Out of the half-wild mystery of rural homesteads and roadside forests in Tanya Standish McIntyre’s poetry emerges another mystery of multi-generational memory curled into her own country childhood – rich with imagination, a thoughtful eye, and her grandfather’s reliably comforting presence. Among the teeming spring-fed culverts and green copses are young people (including her own mother) who grew up and into local marriages, bound to limitations even in these wide-open spaces.
The studied womanly art never meant to be
perfected, of reconciling resignation
with acceptance, linking back
to the distant past, looping around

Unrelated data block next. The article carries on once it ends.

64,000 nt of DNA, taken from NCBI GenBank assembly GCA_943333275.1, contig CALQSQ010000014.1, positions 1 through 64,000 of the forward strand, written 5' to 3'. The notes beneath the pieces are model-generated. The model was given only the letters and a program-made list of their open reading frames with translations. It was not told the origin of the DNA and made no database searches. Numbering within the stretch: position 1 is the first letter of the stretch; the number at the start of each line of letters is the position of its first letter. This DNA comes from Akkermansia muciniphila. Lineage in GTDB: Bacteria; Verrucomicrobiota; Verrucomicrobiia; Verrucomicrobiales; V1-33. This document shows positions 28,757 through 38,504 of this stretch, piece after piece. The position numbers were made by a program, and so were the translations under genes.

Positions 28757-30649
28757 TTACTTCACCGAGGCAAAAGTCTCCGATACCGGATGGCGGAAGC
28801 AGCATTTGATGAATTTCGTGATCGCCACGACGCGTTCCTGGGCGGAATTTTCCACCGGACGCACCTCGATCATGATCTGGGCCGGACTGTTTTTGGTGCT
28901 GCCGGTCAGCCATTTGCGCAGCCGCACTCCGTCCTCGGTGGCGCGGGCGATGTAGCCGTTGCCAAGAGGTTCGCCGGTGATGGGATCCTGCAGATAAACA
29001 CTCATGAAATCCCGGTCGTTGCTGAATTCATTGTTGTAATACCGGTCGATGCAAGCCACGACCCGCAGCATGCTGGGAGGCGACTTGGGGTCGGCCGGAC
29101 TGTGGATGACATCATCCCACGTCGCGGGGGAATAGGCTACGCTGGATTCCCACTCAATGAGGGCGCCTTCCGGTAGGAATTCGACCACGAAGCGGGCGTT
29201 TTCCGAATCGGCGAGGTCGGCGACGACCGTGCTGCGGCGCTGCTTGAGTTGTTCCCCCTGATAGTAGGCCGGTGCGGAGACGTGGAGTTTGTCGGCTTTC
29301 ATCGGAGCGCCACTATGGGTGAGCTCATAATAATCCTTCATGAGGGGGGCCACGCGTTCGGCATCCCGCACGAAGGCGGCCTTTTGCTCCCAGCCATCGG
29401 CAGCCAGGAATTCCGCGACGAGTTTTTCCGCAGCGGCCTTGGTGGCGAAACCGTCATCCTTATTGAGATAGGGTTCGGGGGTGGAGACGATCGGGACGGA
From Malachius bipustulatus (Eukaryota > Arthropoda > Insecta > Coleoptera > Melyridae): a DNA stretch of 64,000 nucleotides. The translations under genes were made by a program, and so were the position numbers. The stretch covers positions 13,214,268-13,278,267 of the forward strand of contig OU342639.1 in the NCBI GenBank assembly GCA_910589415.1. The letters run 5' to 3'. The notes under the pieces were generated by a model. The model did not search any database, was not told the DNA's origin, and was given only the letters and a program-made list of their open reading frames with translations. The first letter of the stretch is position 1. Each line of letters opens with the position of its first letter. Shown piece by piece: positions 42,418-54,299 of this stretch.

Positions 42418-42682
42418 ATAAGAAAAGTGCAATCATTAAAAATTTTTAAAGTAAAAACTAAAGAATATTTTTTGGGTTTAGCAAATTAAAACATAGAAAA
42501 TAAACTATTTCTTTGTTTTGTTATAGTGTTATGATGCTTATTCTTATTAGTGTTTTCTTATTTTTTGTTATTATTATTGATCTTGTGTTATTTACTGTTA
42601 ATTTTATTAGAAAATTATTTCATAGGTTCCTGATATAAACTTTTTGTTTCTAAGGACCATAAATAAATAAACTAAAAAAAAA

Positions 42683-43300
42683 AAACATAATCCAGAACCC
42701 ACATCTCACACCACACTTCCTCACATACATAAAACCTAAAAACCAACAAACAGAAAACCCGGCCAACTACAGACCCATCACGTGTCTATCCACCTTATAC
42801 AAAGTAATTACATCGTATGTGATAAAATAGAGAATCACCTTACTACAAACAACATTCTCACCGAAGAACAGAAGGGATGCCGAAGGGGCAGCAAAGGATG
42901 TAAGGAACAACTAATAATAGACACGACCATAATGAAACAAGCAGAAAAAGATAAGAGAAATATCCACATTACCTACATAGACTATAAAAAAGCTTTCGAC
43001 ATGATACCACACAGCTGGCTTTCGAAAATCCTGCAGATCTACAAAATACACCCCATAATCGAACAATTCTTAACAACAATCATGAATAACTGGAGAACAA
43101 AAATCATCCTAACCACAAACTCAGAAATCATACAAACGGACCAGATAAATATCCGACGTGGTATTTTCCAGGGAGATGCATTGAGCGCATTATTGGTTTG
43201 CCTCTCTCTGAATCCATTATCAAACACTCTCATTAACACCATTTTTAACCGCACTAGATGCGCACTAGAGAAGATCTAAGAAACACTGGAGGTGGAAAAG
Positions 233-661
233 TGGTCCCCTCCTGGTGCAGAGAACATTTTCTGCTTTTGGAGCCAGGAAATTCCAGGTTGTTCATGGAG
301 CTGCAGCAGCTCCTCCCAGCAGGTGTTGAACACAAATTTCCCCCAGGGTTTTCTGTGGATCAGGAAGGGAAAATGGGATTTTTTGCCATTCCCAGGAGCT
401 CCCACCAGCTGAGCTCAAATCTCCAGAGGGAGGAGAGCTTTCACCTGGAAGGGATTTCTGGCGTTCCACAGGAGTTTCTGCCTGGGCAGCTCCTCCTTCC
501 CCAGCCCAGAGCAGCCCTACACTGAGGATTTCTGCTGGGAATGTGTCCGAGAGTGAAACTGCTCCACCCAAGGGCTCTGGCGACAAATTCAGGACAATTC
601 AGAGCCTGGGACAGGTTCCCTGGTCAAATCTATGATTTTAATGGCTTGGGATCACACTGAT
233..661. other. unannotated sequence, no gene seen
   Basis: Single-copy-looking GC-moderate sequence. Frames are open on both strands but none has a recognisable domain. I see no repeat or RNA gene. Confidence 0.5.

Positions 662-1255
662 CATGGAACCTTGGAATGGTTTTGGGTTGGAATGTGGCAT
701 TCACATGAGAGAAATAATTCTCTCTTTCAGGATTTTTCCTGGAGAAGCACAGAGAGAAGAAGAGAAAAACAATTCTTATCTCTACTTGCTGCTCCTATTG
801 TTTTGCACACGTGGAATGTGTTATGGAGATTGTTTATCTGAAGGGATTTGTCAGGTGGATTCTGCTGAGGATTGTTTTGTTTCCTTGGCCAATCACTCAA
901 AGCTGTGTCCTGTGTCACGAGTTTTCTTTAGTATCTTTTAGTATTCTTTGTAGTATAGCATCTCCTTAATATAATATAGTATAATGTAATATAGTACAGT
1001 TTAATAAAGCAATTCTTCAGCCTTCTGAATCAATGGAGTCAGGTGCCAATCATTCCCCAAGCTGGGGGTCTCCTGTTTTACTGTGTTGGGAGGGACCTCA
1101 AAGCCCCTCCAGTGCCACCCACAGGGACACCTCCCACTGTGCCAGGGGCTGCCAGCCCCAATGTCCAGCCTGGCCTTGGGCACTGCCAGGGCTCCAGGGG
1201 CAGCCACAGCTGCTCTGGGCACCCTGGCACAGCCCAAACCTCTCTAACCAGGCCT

The House You Were Born In McGill-Queen's University Press
Tanya Standish McIntyre
The House You Were Born In
McGill-Queen's University Press
My grandfather and I talk
……………………about things like this
…………………………………..and worlds and worlds more
while the rest
…………………..go for silly Sunday drives
and think I must be bored.
The worlds of Standish McIntyre’s poems are themselves wide, with plenty of room to move freely, even when they glimpse into regretful pasts and heartbreaking deaths. That sense of liveliness and freedom imparts critical distance and empathy rather than judgment, aligning the natural cycles of life and death with life-altering tragedy and sorrows – everything may pass, but that doesn’t mean it disappears from all memory or the earth.
now, no one remembers it but me and how the perfect
ding-dong of the green front-doorbell
is whorled in a two-note helix with some filament
of my brain, but gone
as though it never was, is the way
you said my name.